Avid RM2 by gward
I’ve been mixing on Yamaha MSP5s for the last 6 years but was looking to take my mixing/mastering to the next level. I had been eyeing the PMC range of monitors and after hearing some PMCs courtesy of Greg Reierson at Rare Form Mastering, that kind of sealed the deal for me and I went on the hunt. I had my heart set of TB2 AIIs or AML1s but the $3899 on up price tags seemed out of my reach. While doing more research I ran across a very favourable SOS review of the Digidesign RM2 speakers designed by PMC. I also read an interview with the designer Peter Thomas at PMC where he talked about the collaboration with Digidesign. He said when they were prototyping, the use of Hypex Class D amps and some new design tweaks in the RM2s allowed them to get dangerously close to the performance of the AML1($10000 at that time) for less than half the price. Essentially they are PMCs through and through with a Digidesign logo on the front.
Now, I must admit that for mostly ego reasons, I was pretty dead set against buying monitors that said Digidesign on the front. But after much rationalizing, mental anguish, and a harsh slap of monetary reality, I found a great deal on a mint pair of RM2s on ebay and decided to go for it.
My first reaction comparing the RM2s to my MSP5s was that the RM2s high end sounded relaxed in comparison. That impression only lasted a few moments until I noticed the difference in the RM2s mids. The clarity and depth I found there was startling, and when switched back the the MSP5s I noticed just how forward they really were in the high end. The highs on the RM2s are so well integrated with the mids that they sounded less impressive at first until you realize that they are just beautifully extended naturally all the way up, and all the clarity is there. The MSP5s sounded very harsh in comparison when switching back and forth and I started to realize why some of my mixes had a tendency towards being darker. I had been compensating for the forwardness of the MSP5s highs.
The low end comparison is perhaps not apples to apples, but the RM2s low end was so clear and there was plenty of it, especially compared to what I was used to. Any issues there mix-wise became instantly obvious and it was easy to delineate between mids and low mid problems. More importantly, across the board, I could hear everything in a complex mixes.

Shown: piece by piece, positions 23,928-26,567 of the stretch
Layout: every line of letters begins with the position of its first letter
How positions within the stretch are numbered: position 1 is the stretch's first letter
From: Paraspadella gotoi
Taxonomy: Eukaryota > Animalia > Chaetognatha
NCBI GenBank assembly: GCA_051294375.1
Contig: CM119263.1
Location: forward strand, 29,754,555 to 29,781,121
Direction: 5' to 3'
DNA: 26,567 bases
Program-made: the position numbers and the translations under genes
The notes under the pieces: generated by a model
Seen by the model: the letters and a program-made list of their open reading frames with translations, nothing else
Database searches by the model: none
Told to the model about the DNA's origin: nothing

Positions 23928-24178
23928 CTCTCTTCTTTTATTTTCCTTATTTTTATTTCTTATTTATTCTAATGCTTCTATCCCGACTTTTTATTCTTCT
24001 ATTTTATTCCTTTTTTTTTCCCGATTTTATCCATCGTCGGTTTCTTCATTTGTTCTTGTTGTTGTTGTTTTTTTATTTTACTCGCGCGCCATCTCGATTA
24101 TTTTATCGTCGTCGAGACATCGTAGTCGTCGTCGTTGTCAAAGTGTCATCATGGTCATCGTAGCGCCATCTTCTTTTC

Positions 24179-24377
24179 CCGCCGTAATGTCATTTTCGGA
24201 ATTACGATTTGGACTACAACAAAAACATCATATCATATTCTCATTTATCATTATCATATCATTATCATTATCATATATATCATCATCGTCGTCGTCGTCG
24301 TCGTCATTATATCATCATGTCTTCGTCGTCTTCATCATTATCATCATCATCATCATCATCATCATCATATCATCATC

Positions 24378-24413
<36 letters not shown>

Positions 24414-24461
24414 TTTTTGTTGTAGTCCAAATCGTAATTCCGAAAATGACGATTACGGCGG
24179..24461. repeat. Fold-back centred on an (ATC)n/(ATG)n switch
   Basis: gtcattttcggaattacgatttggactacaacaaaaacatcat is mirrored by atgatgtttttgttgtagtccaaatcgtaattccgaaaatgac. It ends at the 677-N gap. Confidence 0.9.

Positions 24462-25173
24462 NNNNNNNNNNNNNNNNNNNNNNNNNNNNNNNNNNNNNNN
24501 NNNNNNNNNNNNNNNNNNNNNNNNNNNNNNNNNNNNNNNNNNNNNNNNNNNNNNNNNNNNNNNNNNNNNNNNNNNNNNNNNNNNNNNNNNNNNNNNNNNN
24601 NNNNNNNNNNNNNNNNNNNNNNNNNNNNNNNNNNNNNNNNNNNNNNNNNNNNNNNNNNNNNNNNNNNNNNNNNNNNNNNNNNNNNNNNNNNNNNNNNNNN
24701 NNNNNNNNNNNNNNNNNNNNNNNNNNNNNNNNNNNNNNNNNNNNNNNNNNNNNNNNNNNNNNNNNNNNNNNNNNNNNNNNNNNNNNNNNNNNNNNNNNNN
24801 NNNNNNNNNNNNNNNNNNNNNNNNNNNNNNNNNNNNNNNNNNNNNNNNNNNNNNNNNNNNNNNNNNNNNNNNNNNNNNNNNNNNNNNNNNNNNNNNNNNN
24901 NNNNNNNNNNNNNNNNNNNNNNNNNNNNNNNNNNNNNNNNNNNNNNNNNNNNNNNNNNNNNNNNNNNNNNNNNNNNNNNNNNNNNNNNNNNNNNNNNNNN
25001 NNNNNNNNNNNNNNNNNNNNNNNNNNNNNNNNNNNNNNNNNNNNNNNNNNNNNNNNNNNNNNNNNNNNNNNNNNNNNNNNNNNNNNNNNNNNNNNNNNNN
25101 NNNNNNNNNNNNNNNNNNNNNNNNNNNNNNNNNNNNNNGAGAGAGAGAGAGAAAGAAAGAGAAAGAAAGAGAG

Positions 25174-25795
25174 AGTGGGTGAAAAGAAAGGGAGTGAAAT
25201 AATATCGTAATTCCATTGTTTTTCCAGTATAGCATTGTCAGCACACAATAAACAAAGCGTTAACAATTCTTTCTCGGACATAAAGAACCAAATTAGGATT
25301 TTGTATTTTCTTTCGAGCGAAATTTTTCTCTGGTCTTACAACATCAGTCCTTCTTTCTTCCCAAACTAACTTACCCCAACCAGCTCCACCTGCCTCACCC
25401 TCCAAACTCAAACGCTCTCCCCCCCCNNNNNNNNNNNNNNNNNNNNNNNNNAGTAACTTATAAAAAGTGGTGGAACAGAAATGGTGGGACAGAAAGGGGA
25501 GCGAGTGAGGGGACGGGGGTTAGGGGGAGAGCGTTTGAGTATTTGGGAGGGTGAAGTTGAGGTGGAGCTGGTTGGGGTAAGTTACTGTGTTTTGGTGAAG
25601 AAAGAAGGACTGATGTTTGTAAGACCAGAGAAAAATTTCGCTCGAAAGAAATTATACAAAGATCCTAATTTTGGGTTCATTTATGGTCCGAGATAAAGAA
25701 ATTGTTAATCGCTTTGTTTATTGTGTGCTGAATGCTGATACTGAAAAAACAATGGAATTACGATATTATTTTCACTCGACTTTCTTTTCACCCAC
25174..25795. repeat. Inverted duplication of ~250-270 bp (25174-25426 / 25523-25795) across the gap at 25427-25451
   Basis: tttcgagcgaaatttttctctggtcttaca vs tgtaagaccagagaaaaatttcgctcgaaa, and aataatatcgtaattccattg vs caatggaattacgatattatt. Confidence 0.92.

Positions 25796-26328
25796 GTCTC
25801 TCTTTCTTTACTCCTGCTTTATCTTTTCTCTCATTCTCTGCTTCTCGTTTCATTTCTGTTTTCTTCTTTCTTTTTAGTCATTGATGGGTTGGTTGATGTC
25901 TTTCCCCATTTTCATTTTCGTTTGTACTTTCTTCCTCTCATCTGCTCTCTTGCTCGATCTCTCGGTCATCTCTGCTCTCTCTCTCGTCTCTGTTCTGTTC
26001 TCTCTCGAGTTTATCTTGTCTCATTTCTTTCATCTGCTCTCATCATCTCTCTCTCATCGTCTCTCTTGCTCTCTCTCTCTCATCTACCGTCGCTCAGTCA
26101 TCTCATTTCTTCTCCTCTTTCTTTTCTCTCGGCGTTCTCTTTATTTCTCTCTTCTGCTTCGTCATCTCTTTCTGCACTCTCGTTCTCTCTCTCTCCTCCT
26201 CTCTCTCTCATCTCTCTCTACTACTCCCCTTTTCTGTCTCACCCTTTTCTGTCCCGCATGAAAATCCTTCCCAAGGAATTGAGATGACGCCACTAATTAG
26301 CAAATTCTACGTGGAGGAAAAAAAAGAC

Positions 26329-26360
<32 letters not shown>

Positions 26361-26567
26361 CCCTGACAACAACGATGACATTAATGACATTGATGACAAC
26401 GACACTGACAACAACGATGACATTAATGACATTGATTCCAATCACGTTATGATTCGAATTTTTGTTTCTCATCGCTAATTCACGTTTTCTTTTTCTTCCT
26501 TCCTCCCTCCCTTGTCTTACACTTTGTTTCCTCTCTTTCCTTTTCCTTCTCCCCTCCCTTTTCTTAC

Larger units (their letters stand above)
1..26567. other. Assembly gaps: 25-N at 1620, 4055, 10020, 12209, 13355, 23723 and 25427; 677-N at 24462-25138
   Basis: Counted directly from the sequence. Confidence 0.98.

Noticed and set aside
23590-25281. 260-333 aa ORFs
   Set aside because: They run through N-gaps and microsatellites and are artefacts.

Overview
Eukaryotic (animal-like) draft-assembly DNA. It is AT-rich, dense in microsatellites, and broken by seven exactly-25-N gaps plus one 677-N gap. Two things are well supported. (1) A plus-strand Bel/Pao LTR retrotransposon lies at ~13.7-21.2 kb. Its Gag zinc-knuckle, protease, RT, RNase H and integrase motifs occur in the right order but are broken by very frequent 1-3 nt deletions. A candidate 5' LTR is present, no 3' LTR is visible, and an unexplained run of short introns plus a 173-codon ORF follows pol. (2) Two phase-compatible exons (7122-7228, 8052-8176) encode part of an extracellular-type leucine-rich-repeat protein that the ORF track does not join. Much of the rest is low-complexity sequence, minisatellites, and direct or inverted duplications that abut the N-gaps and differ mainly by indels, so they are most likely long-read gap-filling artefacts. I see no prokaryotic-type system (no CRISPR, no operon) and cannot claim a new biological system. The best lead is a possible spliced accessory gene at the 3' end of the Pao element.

After spending a year with these monitors, here is my take. There are three things that I have grown to love most about these monitors. The first is the balance of what I hear. I am much more confident now in what I am hearing and the decisions I make based on that. I feel like I can make these decision faster than I could before with the MSP5s and I can listen longer with less fatigue and my mixes have take a huge leap forward. I kept my MSP5s because I know them, they make a great second monitor set, and I didn’t know how the transition would go at first. I very quickly realized I didn’t have much to worry about after the first couple of mixes. The second thing I love is the depth that I can hear. I have never heard speakers where I could hear so far into the mix. It is almost like I can see the room the musician is in on well recorded music. Because of this, I have become much more conscious of my use of verbs, delays, etc and how I place things sonically front to back. The third thing I love is that when I hit the dim switch to monitor at lower levels while I work, the low end doesn’t disappear(this is a side effect of the transmission line design). With the MSP5s I would have to bump it back up to get any low end going to check any changes I made were correct. With the RM2s, all the clarity is there, and I can easily hear whats happening with the kick and bass even at low volume. This is huge for the way I work.
Overall, I have been very impressed with the Digidesign RM2s, and these are by far the nicest monitors I have ever worked with.